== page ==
Having reasserted itself at the top of the supercar hierarchy with the first ‘Boxer’ – the 365 GTB/4 BB – Ferrari went one better with its successor, the 512 BB. For the new Boxer, Ferrari abandoned its long-standing practice of denoting a model by the capacity of an individual cylinder and adopted the Dino-type nomenclature where ‘512’ indicates 5 litres/12 cylinders. The increase in engine size from the original Boxer’s 4.4 litres was made not so much with increased power in mind but to enable the 512 BB to meet increasingly stringent emissions targets without loss of performance. Displacement was increased by enlarging both bore and stroke, while in addition the compression ratio was raised and dry-sump lubrication adopted. The result of all these changes was a useful increase in torque which, coupled with revised gear ratios, made the 512 more tractable.
Changes to Pininfarina’s inspired coachwork were, not surprisingly, few: an air-dam spoiler beneath the nose, brake-cooling NACA ducts ahead of the rear wheel arches, four rear lights instead of six and revised air intake boxes, while slightly fatter rear tyres meant that the width of the 512’s rear grew by just over 25mm. The running gear likewise came in for only minor revision, gaining stiffer springs/anti-roll bars and altered damping rates, while the already excellent all-round ventilated disc brakes remained unchanged. Inside, the 512 remained virtually the same as before but for the welcome adoption of multi-way adjustable seats in place of the fixed originals.
Road & Track magazine had achieved a speed of 175mph in the preceding 365GT/4 BB, and although lack of road space prevented the discovery of their test 512’s capability, Ferrari’s claimed maximum of 188mph was felt to be entirely realistic. The fact that this was down 4mph on the Lamborghini Countach’s ‘fastest ever’ maximum was considered unimportant. ‘That’s because, taken on balance, the Ferrari 512 Boxer wins a more important award, as the best all-round sports and GT car we’ve tested,’ enthused the highly respected American motoring magazine. ‘If we had to pin the reasons down to one it would have to be that the Ferrari doesn’t forget the driver. The Boxer has it all, the speed, the handling, the lovely shape, the well done cockpit and, most important of all, a reputation for reliability.’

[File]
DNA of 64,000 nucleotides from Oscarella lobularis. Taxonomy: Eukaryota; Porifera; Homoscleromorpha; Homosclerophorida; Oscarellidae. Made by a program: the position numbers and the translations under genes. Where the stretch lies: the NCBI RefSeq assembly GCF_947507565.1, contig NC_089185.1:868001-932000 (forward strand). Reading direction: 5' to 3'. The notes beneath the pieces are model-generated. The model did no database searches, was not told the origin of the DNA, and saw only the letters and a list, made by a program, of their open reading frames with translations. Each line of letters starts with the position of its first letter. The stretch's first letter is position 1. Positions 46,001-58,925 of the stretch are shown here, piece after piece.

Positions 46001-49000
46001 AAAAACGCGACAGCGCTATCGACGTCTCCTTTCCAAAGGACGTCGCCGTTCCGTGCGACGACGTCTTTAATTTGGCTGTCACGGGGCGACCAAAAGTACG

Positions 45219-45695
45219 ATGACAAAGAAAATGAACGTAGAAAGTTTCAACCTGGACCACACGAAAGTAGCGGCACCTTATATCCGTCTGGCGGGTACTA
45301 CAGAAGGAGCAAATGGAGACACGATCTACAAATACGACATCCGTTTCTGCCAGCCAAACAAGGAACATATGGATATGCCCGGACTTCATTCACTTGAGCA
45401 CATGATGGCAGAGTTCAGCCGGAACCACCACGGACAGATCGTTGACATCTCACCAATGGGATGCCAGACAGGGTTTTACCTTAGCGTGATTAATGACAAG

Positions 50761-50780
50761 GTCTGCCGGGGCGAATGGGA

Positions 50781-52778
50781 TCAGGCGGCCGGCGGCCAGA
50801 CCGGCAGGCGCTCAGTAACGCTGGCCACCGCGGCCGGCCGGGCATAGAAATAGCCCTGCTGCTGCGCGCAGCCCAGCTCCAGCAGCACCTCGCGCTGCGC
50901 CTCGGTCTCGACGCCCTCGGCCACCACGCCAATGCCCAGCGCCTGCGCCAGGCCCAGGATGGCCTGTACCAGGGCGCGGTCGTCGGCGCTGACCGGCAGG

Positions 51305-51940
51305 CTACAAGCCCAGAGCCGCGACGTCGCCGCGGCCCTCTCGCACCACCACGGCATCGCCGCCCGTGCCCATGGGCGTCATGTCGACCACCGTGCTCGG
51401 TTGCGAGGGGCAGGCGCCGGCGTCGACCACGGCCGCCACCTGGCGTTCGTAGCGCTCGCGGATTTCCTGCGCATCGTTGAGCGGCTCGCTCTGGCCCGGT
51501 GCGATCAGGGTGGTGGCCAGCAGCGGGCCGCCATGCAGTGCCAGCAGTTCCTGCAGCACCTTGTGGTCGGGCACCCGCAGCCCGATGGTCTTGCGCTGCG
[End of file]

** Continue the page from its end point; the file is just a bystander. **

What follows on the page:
In 1981 the model was updated with Bosch fuel injection, becoming the 512 BBi. Once again, maximum power remained unchanged but there was more available at lower revs and torque increased still further. Possessing an engine directly related to Ferrari’s contemporary Formula 1 unit, as well as being both lighter and faster than the legendary Daytona, the 512 BBi was one of the most capable and exciting supercars of its era and is still capable of providing all the thrills that an enthusiastic owner-driver could wish for.
First delivered on 1st August 1984, this particular Boxer was the last ever UK Right Hand Drive car. It was supplied by Strattons of Wilmslow. It covered 874 miles that month and was first serviced on the 30/08/84. Serviced by Maranello and DK engineering in 85, 86 and 87, it was sold to Didie-Piron in 1989 before being purchased and sold by Talacrest in 1990. The car then changed hands to a Mr Dalby of London before the car was sold to the renowned UK collector in 1998. Changing hands again the car was sold to Mr Sparks of Blockbuster Entertainment who had the car maintained by a variety of specialists. The car changed hands again in 2007 to another prominent collector at this time the car had covered 35,322 miles. The car was maintained by DK engineering during his care. Purchased by the current world renowned collector the car has been maintained again by DK engineering and is now being offered for sale publically for the first time. The last Boxer ever to be registered on UK roads this is certainly a car for the cognoscenti.